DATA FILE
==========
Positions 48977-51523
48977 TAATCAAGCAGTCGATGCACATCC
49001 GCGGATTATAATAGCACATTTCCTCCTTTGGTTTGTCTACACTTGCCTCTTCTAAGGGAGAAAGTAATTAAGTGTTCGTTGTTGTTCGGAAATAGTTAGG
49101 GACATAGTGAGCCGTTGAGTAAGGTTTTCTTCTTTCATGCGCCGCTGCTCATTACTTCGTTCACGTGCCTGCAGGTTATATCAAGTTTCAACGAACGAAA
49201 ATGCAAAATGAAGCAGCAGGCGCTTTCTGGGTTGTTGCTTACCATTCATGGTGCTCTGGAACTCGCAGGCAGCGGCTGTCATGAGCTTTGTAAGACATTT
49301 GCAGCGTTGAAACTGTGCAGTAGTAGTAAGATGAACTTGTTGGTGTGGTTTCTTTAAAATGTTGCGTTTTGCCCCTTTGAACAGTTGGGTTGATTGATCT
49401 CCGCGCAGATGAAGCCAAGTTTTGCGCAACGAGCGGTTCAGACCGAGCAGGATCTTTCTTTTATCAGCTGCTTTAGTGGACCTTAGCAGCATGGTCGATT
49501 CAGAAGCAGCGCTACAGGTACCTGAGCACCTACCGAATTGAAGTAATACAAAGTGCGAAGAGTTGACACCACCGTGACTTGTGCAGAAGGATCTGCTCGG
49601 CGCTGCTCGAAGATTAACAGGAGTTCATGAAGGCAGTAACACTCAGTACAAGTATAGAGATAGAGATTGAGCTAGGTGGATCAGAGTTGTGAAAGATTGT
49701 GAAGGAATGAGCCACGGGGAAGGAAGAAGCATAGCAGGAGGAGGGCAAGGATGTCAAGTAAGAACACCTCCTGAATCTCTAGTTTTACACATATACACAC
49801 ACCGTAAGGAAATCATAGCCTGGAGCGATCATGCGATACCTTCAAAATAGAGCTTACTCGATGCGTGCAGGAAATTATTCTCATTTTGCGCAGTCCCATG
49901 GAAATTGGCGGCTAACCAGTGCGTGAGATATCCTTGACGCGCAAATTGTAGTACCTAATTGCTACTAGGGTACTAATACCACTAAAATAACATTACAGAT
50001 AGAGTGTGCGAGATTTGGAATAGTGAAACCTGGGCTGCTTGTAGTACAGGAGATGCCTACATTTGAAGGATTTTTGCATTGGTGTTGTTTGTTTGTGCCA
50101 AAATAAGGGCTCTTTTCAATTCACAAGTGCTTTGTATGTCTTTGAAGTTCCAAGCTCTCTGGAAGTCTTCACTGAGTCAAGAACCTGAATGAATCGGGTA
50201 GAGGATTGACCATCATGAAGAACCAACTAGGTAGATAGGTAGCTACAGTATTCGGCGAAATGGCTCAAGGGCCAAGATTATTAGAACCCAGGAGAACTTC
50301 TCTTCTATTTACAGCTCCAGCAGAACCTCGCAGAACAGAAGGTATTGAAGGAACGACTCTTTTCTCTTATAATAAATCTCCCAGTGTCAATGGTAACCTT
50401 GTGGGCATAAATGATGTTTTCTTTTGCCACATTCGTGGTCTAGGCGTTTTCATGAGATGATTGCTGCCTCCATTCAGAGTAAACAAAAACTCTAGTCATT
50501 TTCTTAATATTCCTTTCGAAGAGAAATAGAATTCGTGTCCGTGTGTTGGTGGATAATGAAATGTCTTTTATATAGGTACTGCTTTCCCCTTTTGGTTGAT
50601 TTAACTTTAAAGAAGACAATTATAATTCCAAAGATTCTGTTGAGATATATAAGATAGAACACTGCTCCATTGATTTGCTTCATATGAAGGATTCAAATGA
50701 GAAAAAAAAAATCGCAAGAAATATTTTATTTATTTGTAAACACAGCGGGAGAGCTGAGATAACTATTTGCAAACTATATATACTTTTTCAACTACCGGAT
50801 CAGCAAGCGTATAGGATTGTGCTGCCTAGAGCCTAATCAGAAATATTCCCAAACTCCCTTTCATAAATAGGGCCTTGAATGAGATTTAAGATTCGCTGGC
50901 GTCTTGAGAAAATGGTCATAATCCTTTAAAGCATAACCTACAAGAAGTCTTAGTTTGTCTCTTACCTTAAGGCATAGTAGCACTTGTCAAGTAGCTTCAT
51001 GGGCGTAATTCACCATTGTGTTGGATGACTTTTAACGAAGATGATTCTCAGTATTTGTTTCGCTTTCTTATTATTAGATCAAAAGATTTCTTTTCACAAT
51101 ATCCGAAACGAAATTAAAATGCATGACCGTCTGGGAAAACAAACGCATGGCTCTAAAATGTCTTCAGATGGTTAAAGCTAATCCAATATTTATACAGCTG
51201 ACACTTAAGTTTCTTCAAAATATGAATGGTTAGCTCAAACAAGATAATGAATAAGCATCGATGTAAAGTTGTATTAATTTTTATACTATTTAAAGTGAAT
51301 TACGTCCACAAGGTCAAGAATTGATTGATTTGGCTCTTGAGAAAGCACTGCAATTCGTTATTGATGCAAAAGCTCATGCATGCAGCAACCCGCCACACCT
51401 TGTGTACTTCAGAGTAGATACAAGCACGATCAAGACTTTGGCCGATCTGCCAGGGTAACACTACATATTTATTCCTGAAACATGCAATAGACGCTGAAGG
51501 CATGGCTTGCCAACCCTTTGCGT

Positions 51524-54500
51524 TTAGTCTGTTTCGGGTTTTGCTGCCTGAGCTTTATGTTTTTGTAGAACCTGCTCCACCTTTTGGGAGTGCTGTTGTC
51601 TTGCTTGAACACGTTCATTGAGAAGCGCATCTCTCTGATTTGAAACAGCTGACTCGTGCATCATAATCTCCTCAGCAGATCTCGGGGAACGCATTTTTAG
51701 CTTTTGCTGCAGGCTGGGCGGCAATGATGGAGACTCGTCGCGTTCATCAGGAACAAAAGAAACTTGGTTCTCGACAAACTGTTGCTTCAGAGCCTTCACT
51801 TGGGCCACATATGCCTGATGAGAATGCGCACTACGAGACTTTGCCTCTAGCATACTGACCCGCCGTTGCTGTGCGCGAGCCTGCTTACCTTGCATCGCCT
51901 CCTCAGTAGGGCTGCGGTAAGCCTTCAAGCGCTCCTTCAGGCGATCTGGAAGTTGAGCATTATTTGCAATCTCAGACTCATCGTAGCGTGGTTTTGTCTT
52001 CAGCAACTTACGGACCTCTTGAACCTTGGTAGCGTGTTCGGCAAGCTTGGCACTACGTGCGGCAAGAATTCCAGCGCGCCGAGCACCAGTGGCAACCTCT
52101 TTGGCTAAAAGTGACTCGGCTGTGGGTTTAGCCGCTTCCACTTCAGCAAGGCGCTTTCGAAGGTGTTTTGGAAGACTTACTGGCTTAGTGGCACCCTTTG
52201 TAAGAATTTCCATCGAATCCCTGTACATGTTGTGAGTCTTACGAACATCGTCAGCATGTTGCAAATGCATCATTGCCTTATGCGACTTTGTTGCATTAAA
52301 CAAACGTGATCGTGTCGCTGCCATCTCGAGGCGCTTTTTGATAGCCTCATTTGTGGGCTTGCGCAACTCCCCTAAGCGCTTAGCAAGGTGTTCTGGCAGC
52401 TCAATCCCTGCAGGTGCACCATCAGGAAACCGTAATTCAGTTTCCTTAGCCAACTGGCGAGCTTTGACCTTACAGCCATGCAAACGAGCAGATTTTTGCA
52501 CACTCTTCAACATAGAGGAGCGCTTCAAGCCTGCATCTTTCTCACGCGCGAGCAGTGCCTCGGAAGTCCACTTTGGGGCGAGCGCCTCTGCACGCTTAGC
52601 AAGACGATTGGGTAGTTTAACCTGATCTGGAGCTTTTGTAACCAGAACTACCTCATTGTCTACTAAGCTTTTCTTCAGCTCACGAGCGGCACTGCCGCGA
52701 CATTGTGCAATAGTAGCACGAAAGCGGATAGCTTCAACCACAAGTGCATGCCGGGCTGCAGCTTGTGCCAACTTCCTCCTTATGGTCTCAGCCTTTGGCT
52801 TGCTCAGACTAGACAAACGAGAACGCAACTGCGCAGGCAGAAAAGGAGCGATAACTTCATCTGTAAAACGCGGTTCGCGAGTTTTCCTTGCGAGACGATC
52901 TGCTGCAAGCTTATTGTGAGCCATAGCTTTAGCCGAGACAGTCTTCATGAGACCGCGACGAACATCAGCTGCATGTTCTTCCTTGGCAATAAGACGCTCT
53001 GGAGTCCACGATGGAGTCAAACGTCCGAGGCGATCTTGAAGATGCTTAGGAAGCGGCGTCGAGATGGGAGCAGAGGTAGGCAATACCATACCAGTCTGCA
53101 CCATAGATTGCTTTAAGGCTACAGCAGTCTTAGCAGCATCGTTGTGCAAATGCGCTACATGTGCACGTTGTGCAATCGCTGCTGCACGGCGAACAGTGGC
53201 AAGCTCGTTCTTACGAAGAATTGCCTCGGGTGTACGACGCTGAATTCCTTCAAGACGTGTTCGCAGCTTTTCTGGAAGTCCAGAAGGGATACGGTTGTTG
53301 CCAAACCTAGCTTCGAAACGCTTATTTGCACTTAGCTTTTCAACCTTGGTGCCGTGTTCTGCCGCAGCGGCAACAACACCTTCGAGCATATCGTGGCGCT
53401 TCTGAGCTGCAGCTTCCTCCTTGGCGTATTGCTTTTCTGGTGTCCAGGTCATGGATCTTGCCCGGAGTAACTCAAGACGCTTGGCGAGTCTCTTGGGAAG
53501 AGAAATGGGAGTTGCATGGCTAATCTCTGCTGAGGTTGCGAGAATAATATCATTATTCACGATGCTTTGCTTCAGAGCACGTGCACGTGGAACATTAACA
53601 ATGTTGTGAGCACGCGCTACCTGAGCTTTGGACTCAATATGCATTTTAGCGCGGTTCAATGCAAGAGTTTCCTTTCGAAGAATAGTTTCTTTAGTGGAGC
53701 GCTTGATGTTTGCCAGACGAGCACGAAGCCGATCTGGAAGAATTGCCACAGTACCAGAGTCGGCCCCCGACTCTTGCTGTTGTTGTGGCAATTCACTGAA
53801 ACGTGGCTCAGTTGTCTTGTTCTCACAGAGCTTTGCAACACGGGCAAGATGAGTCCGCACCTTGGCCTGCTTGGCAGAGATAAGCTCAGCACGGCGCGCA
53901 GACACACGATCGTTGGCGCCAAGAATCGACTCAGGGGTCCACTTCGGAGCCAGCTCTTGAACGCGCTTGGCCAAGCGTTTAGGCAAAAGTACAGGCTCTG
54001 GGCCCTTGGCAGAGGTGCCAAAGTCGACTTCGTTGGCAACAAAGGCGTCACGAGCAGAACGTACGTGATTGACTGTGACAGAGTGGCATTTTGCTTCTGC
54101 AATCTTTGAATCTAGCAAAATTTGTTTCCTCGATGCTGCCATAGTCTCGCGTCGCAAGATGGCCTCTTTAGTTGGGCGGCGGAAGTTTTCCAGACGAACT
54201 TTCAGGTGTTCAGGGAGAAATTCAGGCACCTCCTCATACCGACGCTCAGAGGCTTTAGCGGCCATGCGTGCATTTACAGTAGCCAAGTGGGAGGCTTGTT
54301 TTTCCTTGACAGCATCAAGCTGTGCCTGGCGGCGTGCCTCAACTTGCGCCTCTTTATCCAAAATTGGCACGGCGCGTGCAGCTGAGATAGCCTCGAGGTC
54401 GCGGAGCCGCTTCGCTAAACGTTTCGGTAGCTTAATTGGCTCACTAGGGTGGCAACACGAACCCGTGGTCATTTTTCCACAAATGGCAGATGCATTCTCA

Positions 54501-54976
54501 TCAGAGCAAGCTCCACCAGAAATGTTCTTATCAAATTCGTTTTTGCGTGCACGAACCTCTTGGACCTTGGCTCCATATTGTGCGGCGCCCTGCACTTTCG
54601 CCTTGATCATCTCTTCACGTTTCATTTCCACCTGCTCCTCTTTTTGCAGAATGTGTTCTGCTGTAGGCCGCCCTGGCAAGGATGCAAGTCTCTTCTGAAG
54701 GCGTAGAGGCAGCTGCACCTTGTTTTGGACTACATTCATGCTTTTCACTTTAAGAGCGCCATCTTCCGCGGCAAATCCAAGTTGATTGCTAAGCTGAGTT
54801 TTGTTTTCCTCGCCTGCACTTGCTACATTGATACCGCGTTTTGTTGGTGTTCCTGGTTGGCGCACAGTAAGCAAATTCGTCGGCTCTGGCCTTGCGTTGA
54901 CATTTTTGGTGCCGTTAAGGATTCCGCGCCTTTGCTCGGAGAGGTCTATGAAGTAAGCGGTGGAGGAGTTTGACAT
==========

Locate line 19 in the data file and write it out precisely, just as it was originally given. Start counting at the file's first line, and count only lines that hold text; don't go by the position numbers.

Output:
50601 TTAACTTTAAAGAAGACAATTATAATTCCAAAGATTCTGTTGAGATATATAAGATAGAACACTGCTCCATTGATTTGCTTCATATGAAGGATTCAAATGA